Stress

The human mind-body has developed ways of attempting to deal with the stressors of everyday life. If the individual is successful, the internal environment is able to maintain homeostasis (harmony, balance). But if the cumulative effects of stress are too great, unusual, or long lasting, then a series of biochemical and other changes can occur. In 1956 Hans Selye defined these changes in what he referred to as the General Adaptation Syndrome (GAS).

He identified 3 stages to GAS:

  1. Alarm reaction, or the fear/fight/flight response, in which the hypothalamus triggers the sympathetic nervous system and adrenal medulla, and adrenalin and cortisol are secreted into general circulation.
  2. Resistance reaction, in which the hormonal response diminishes, and only appropriate organs “battle” the stressor.
  3. Exhaustion, which reflects prolonged stress, in which organs and systems “wear out”; the mind and body now “draft” other organs and systems, initiating further adrenalin and cortisol secretion (often adrenal cortex becomes enlarged); most organs and systems are affected and harmed; there is shrinkage of the thymus, spleen, lymph nodes; there is a decrease in white blood cell production, sex hormones decline; blood pressure increases. All of this leads to immune system illnesses, chronic hypertension, impaired mental function, cardiovascular disease, and cancer.

Nearly every disease we know can be aggravated or even caused by stress or destructive emotions. We have discussed stress-related hypoglycemia, headaches, colitis, ulcers, enuresis, fatigue, high blood pressure, and a whole host of other conditions.


Treatment

Stress management has to do with:

a. identifying stressors, both external and internal (physiological)

b. minimizing exposure to stressors

c. effectively managing one’s response to stressors (i.e., coping skills and “relaxation response”)

How to Take Control: (loss of control drastically increases stress)
  • Know when you are really out of control, not just feeling as though you are (e.g., don’t jump to negative conclusions, don’t overgeneralize, don’t just go along with others just to fit in).
  • Realize that although you can’t always control of what happens, you can always control how you respond or react (e.g., deep breathing, sit down and think first, etc.).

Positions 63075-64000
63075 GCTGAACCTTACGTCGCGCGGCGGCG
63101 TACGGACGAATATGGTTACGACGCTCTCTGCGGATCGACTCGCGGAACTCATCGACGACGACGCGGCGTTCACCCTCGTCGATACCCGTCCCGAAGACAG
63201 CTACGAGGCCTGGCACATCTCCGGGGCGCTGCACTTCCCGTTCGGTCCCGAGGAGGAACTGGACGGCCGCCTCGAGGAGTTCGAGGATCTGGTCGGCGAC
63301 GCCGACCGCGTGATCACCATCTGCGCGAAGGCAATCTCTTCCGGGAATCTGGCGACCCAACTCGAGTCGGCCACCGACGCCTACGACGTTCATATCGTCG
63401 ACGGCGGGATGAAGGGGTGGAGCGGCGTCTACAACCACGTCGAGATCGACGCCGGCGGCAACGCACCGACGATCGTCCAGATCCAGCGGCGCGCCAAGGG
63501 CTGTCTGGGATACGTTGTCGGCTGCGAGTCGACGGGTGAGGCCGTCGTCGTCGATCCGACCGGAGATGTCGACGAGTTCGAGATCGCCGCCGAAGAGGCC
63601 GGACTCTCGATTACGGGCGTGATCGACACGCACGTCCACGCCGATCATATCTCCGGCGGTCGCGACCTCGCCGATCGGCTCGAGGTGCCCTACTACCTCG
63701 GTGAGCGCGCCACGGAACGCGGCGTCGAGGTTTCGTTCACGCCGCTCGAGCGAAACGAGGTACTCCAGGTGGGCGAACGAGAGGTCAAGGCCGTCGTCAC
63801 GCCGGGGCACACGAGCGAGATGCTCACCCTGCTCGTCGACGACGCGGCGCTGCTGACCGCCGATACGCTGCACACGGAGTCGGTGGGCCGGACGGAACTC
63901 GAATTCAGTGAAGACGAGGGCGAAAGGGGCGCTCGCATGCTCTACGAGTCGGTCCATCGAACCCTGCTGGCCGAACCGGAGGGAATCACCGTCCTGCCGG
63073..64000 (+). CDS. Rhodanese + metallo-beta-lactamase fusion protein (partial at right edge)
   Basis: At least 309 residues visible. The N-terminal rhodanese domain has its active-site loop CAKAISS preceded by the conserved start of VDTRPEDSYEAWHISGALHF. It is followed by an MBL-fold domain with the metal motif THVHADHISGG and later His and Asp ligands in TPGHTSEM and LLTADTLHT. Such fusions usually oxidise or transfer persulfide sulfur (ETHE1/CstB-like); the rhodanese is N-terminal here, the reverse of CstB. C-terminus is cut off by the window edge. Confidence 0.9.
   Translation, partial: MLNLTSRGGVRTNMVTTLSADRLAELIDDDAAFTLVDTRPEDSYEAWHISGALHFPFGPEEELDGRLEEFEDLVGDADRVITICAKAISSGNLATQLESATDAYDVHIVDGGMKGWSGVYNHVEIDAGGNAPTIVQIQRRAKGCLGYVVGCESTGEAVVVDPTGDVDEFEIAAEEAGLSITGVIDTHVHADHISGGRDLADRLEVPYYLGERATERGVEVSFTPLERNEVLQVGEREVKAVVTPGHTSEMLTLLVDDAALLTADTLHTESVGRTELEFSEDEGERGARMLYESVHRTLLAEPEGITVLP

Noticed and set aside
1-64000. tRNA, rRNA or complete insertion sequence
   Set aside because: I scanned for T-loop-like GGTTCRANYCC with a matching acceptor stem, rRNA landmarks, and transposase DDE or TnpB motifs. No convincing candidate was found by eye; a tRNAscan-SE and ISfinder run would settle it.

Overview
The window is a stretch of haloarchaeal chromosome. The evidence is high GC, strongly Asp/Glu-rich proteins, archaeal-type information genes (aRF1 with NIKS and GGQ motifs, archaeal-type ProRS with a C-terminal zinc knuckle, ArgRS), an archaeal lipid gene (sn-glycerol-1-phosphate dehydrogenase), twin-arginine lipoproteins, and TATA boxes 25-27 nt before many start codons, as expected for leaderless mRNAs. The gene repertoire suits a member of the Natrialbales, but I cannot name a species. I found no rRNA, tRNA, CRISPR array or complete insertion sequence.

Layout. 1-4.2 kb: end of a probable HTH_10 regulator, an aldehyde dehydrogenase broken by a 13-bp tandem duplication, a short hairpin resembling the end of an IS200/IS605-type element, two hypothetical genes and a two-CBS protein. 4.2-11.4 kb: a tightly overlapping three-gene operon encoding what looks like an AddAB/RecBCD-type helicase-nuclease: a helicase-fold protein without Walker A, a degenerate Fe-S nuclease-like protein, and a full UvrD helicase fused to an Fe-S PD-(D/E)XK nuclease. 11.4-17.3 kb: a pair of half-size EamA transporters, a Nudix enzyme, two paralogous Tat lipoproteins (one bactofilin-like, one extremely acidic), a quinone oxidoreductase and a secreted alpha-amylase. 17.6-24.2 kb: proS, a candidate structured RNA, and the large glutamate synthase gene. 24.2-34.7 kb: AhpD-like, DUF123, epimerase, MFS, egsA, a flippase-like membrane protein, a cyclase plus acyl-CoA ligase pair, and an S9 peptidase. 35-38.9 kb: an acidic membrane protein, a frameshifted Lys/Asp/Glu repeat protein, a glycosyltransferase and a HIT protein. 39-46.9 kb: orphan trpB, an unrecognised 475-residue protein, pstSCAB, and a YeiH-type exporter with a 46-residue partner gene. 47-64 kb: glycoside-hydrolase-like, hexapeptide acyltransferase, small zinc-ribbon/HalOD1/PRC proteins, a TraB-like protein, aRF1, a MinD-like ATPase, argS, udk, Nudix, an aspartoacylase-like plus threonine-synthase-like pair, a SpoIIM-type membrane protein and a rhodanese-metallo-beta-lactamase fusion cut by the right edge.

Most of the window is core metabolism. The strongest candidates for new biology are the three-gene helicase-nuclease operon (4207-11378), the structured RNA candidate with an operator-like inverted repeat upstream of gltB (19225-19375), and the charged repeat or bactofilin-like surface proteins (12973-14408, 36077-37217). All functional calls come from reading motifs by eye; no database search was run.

• Make lists of your goals (for today/this week/this month/this year. Prioritize, do the difficult first). Make it your number one goal to be happy.
  • Expect much, but be realistic; goals are challenges, not stressors.
  • Don’t be afraid to fail.
  • Internalize goals (i.e., feeling rich vs. being rich).
  • Make work your play, in other words, you either love your work, or you should find something else to do.
  • Carefully consider what other people in your life expect of you. Are these expectations realistic? Are they in accord with your goals?
  • Learn to say no. Be true to yourself.
  • Simplify your life. Don’t be a slave to technology.
How Support Vanquishes Stress

Research shows all the time that having close personal relationships, friends and family, church, a sense of community, and membership in a club, will mean a sense of self. Feeling part of a group is a prerequisite for managing stress and for good health. The Roseto Study, based on a small New Jersey town with a close-knit population of mostly Italian-Americans who adhered to old-country traditions and customs, demonstrated that living within this supportive network of camaraderie and community led to remarkably good health. In all other ways, the townsfolk demonstrated statistical normality with the control groups, that is to say, they did not practice conventionally healthy lifestyles (for example, they ate lots of red meat, had normal rates of obesity and high blood pressure, and were typical in drinking and smoking habits).

The significance of this study was that the Rosetta population demonstrated extraordinarily low rates of stress-related diseases, including cardiovascular disease and ulcers. The study also showed that when individuals moved away from this family community, this supportive network, they quickly succumbed to the signs of stress.

Here are some things to consider, to help one reduce the negative impacts of stress in one’s daily life.